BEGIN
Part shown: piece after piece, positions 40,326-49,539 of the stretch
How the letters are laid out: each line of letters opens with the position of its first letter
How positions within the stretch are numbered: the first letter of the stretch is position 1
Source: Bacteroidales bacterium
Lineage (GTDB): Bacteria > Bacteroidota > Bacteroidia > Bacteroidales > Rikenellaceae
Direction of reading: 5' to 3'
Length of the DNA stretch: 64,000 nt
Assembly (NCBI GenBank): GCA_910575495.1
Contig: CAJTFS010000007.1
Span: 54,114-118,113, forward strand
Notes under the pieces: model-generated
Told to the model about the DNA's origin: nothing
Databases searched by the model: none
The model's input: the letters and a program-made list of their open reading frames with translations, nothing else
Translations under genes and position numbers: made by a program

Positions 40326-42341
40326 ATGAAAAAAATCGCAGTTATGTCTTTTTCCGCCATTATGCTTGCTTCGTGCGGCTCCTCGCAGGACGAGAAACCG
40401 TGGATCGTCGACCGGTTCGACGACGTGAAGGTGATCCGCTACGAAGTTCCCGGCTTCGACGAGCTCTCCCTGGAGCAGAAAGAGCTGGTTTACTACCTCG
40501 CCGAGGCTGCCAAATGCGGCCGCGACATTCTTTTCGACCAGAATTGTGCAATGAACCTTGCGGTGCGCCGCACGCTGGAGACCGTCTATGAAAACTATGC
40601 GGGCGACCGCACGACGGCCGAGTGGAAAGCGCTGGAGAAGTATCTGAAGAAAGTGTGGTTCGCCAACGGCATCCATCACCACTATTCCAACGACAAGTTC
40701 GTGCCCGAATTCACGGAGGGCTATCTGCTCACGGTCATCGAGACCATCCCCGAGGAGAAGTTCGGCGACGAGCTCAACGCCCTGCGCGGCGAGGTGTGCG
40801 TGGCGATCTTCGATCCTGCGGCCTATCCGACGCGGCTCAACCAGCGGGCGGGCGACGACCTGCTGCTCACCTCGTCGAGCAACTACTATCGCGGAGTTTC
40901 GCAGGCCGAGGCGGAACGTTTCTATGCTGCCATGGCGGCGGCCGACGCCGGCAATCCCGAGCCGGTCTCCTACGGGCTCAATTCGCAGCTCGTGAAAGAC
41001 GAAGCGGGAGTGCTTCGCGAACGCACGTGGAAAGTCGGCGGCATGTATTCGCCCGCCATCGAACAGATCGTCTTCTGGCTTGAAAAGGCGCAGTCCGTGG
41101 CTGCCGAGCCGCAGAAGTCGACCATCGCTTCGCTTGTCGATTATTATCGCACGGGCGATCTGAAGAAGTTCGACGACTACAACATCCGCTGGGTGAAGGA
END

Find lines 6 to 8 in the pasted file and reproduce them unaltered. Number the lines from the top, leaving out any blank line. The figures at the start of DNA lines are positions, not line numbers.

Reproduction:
Direction of reading: 5' to 3'
Length of the DNA stretch: 64,000 nt
Assembly (NCBI GenBank): GCA_910575495.1